Taking a walk on the morning of February 19th, 1949, a man discovered the naked body of 15-year-old Doreen Messenger. She lay in a copse on Haldon Moor, near Exeter, and she had been strangled.
She lived in nearby Heavitree, and her parents had reported her missing at 3 o’clock that morning. The police had no suspect, and her killer might never have been linked with her murder if a convict had not escaped from Dartmoor Prison the next day. Roadblocks were set up, and when a motorist drove through one of them without stopping the police thought he was the convict.
A constable mounted his motorcycle and set off in pursuit. The motorist accelerated. Then his car failed to take a bend, struck a wall and came to a halt. The car wasn’t stolen and the driver was not the escaped convict, so why had he sped through the roadblock? He wouldn’t say, but the police soon discovered the answer.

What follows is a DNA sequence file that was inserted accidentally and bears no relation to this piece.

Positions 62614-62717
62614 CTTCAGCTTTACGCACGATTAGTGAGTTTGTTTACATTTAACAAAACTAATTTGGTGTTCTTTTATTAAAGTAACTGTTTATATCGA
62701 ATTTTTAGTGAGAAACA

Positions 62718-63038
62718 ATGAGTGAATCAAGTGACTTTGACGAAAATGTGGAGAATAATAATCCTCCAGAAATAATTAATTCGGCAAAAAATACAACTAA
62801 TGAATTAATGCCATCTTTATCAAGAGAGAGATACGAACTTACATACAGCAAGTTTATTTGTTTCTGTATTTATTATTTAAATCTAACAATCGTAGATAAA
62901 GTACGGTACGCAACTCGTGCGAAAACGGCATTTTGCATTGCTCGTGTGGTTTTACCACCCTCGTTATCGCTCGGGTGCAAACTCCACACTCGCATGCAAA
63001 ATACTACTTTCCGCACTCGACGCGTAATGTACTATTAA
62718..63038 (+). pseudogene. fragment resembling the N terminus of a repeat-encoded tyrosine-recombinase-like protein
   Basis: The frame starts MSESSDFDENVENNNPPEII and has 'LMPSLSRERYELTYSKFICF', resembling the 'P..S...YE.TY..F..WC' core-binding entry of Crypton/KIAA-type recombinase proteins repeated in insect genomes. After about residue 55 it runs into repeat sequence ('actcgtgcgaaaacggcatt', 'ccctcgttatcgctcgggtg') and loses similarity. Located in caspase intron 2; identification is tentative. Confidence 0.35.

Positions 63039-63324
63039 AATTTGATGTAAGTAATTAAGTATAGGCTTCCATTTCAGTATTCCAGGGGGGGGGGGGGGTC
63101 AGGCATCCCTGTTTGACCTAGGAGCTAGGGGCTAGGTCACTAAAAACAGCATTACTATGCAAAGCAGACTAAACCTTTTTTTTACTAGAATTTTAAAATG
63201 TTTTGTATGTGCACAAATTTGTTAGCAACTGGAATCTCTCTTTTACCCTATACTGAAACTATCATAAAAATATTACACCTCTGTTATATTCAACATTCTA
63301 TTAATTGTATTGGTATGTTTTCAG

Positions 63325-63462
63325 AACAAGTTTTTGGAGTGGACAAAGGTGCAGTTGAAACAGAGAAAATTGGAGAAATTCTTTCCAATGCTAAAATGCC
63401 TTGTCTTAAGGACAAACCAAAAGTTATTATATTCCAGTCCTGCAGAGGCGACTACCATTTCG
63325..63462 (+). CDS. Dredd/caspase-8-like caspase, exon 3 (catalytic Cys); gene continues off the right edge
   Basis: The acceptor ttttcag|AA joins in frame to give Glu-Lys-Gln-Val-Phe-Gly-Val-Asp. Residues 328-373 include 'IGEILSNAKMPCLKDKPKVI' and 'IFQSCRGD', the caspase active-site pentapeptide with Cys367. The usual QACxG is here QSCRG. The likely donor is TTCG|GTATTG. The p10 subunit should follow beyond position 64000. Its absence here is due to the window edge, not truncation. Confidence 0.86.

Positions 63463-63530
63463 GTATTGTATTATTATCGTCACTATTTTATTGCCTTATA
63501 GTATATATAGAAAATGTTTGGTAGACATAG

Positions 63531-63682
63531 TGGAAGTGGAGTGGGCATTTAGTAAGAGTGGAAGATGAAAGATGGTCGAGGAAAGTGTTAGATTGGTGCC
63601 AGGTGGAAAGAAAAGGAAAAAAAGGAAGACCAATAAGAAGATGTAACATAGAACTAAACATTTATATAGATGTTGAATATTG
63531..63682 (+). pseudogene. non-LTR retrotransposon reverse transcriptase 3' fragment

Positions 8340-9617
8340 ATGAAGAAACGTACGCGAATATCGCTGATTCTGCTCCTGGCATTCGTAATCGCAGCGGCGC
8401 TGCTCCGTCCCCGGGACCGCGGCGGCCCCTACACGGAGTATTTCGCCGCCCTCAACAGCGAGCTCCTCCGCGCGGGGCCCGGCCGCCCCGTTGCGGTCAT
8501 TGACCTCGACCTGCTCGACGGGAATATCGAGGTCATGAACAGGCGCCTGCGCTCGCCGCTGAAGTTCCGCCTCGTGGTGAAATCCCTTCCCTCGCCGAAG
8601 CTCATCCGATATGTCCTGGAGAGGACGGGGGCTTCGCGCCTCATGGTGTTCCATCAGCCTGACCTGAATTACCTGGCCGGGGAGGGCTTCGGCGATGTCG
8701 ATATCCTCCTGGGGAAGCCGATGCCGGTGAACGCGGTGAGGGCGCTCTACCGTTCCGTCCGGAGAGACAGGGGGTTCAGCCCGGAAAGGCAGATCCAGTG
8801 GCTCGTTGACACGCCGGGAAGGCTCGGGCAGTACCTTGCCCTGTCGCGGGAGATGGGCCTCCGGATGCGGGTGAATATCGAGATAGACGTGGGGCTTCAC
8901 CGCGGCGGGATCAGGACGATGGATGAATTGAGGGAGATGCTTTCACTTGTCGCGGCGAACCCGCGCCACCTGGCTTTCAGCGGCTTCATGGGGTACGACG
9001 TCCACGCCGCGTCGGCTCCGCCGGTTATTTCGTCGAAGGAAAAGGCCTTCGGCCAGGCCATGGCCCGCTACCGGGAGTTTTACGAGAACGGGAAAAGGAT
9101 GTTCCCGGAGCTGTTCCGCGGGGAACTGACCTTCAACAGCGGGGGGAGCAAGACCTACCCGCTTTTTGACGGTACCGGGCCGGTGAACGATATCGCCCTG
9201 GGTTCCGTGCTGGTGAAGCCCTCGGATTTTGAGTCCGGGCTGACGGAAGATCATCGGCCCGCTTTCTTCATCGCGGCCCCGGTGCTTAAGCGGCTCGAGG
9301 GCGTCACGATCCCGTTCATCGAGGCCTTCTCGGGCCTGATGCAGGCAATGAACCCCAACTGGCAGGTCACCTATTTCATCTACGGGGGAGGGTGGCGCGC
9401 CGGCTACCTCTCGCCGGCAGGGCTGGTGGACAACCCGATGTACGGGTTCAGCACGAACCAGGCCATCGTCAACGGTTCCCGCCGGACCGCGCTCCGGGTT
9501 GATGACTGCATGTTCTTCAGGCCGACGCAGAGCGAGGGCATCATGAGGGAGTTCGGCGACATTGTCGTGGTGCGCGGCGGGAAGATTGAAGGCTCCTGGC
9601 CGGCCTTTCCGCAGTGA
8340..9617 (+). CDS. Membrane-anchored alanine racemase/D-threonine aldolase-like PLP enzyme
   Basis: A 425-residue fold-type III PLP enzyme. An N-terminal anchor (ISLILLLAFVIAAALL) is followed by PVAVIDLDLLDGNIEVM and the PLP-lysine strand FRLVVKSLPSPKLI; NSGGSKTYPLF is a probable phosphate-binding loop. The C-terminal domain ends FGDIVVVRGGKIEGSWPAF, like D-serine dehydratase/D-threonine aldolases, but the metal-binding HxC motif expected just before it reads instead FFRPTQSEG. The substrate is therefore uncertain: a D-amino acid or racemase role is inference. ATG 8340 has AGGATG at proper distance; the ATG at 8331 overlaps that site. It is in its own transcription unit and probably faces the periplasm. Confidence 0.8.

On searching his car they found a piece of material torn from Doreen’s dress. The man was Sidney Archibald Frederick Chamberlain, a 31-year-old lorry driver who lived with his wife in Heavitree. He’d been having a secret affair with Doreen Messenger, and on February 21st he was charged with her murder.
When he appeared at Devon Assizes, the court heard that he had a mental age of 11. But he knew right from wrong, the prosecution insisted, suggesting that he killed Doreen because she resisted his advances. Chamberlain had told the police that when he took Doreen to their favourite haunt she wept, saying she did not want to go home that night and would rather die.
So had the man with the mind of a child simply fulfilled her wish? His counsel sought a verdict of guilty but insane, but the jury found Sidney Chamberlain plain guilty. Sentenced to death, he was hanged at Winchester Prison on July 28th, 1949.